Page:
• 21-08-18

Interesting

The message is interesting, at times clever. However, the content seems highly abstract and the writing style (sometimes pompus, convoluted, philosophically technical) does NOT help to make the insights easier to grasp. It would be best for anyone interested in the book (and in philosophy in general) to purchase the printed book.

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  • William Oakley
  • 10-08-18

great ideas, language gets repetitive

this book has some phenomenal concepts but the language is very repetetive. I imagine this is one that might be better in book form

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  • Luke
  • 07-08-18

Enlightening

In the past, at the time when increasingly felt very iffy about the "Book of Revelation", and in the mean time, felt deeply moved by the sayings in the "Gospel of Thomas", I stumbled across this little book(1991 Eighth Print). And that settled it for me. It let me see clearly how and why the two different game playing personality traits had lead people to become the two different types of followers of Jesus... (you can certainly see the trait differences among the followings of Buddha, Laotzu and ... as well)

I feel the need to read this book once every few years.

This book is still very current as we are now entering the age of AI. As Artificial Intelligent machines are becoming more and more human and Human Beings are becoming more and more artificial, we need to read/listen and think hard about those words (such as Ch.84-89) in the book.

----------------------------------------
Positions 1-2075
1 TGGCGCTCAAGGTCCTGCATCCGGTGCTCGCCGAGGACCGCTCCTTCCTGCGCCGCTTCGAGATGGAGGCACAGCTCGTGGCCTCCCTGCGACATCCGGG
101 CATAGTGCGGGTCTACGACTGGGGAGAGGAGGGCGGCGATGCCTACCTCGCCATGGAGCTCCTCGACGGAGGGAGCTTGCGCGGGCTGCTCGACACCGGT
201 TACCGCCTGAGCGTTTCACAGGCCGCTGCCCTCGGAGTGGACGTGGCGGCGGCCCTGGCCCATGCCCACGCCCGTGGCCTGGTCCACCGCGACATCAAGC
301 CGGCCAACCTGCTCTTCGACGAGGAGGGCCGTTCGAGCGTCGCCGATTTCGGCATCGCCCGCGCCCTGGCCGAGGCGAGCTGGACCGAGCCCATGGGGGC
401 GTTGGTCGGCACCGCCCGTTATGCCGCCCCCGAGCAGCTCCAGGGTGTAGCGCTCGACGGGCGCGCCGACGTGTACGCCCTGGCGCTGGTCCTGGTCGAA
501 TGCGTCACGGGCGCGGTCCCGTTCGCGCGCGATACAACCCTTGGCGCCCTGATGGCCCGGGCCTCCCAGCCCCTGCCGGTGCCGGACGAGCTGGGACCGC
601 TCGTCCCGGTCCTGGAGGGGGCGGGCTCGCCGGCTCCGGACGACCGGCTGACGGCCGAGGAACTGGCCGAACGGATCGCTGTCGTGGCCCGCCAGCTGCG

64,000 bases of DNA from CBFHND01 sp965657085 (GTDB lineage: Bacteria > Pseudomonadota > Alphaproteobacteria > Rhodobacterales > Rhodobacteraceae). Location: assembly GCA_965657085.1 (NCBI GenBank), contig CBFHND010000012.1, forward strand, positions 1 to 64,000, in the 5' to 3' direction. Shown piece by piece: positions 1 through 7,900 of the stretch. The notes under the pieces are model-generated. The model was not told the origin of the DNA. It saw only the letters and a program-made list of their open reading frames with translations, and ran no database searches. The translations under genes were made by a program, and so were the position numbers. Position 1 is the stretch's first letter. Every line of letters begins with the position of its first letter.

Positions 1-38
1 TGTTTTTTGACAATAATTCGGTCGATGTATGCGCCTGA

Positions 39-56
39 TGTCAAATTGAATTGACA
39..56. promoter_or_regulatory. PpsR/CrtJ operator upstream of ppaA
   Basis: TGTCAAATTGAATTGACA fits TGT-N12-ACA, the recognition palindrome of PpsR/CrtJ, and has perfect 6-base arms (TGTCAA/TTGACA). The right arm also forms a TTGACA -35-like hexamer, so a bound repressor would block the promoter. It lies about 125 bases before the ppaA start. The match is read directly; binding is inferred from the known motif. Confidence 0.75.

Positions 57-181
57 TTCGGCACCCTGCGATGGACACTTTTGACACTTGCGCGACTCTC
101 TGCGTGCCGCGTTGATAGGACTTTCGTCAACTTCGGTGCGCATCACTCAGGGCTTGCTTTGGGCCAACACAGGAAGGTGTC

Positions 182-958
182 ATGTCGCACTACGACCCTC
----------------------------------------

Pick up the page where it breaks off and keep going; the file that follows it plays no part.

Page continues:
The future is rushing toward us. So really hope this book to have a sequel...soon enough.


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  • Andre
  • 16-05-18

To Be Infinite

This book is a quintessential set of words with the power to unlock your perception of life. Enhance your vision by reading this book, play as an infinite player.

2 of 4 people found this review helpful

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  • JB
  • 19-05-18

You need to be a taoism master to understand this

Jesus Christmas, I want to like this book but I feel like I'm in Kung Fu training by a Taoist master with 7 PhDs in philosophy and a lot of weed.

1 of 3 people found this review helpful

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  • John Holland
  • 24-05-18

This book was terrible...

No idea why it had such good reviews. It reads like a boring text book and it was painful to try to listen to.

The author immediately starts making claims based on nothing and states them as if they are fact when they appear only to be his opinion.

He tries to support his arguments with "logic" but really only twists the words of the English language to make it sound like what he's saying has some basis.

This is why I like computer programming languages... your logic is either right or wrong... you can't manipulate it with twists of the tongue. Unfortunately many people are easily fooled by bending words or leaps of logic or that sort of thing.

0 of 4 people found this review helpful